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Sep 7, 2006 10:24 PM

Best yuca dish in Cambridge/Somerville (fried or otherwise)?

Also interested in places that serve yuca in other close-in neighborhoods, such as downtown, Allston, JP, Brookline. Still trying to match some fried yuca with hot salsa verde I had in Baltimore many years ago at a Peruvian hole-in-the-wall.

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  1. Does Eastie count as close-in? Rincon Limeno has excellent fried yucca sticks, along with excellent salsas (not verde, as I recall, more of a rocotillo salsa, mmm).

    1. I have been looking for yuca con mojo criollo. Any cuban restaurants around here that might have that?

      1 Reply
      1. Not to sound too much like a know-it-all (although, of course I do know it all), it's pronounced "you-ka," not "yuck-a."

        3 Replies
        1. re: Bostonbob3

          How could you tell how he was pronouncing it?

          BTW, there is stewed yucca most days at Cafe Miami in the South End...and I'll second the fabulous fried at Rincon Limeno.

          1. re: galleygirl

            I wasn't speaking of the OP. Just in general. Most people call it "yuck-a." Which is such an insult to the poor thing.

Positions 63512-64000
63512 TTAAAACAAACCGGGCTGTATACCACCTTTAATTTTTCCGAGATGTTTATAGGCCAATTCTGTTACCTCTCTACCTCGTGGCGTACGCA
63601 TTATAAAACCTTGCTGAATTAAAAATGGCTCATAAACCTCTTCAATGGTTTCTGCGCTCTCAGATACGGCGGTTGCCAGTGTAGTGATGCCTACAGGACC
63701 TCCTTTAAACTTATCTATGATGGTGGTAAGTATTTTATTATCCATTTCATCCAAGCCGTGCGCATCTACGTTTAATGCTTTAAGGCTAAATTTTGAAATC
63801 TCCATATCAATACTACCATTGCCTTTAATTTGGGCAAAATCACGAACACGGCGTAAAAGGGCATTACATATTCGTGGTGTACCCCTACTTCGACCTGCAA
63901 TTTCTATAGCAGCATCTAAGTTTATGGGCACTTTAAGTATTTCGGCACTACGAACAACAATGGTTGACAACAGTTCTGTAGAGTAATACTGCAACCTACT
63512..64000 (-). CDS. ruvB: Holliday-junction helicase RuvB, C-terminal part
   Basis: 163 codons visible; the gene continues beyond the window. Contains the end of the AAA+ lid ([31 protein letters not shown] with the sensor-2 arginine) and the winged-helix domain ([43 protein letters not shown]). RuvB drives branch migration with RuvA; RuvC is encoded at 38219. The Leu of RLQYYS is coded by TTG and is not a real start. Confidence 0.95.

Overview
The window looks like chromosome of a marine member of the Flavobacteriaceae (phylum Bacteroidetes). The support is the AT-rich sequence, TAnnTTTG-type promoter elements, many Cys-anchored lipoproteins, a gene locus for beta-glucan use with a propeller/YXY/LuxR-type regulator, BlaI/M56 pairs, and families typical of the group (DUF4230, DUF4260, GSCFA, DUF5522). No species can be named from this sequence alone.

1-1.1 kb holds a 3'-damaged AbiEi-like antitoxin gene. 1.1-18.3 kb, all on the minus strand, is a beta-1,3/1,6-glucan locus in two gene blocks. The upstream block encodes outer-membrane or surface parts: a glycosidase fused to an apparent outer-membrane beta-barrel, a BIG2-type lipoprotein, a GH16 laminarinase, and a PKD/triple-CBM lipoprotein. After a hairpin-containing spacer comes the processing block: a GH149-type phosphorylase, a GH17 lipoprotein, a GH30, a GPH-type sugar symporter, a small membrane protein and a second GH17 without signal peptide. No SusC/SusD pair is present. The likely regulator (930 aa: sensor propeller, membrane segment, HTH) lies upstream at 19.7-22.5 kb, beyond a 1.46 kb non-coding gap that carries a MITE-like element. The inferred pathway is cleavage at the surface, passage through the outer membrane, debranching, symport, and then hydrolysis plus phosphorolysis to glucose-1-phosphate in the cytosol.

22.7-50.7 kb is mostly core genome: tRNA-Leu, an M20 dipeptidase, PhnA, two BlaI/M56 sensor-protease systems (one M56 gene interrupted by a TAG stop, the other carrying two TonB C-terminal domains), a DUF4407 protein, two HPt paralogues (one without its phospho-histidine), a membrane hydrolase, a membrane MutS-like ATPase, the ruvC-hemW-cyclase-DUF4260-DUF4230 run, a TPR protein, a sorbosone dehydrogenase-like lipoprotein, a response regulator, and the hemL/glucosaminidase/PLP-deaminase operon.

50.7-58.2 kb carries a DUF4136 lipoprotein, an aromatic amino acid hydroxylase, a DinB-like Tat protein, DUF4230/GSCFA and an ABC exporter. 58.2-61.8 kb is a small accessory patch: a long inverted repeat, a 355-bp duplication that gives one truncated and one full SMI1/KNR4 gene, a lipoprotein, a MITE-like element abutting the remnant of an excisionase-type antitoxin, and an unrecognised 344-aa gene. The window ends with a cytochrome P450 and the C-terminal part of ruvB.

That, and he's from Cambridge. (That's a Boston joke, so don't flame me.:))

            1. re: galleygirl

              I'll third the yucca at Rincon Limeno though it's in East Boston (and I don't know anybody that pronounces it "yuck-a").

          2. The best fried yuca that I have had in Boston is at La Pupusa Guanaca in JP.

            1. Thanks for the recs. I've got to get over to Rincon Limeno. I also hear the ceviche there is amazing. I just realized, though, that Macchu Picchu in Union Square must have it, but I haven't been there yet.

              FYI: I *did* know how to pronounce it, but thanks for the info anyway. I might not have! I also know that it can be spelled either with only one "c" or with two. Most likely the spelling varies regionally??

              1 Reply
              1. re: bella_sarda

                I had always thought the yucca was a plant while the yuca was cassava, or the potato bearing one.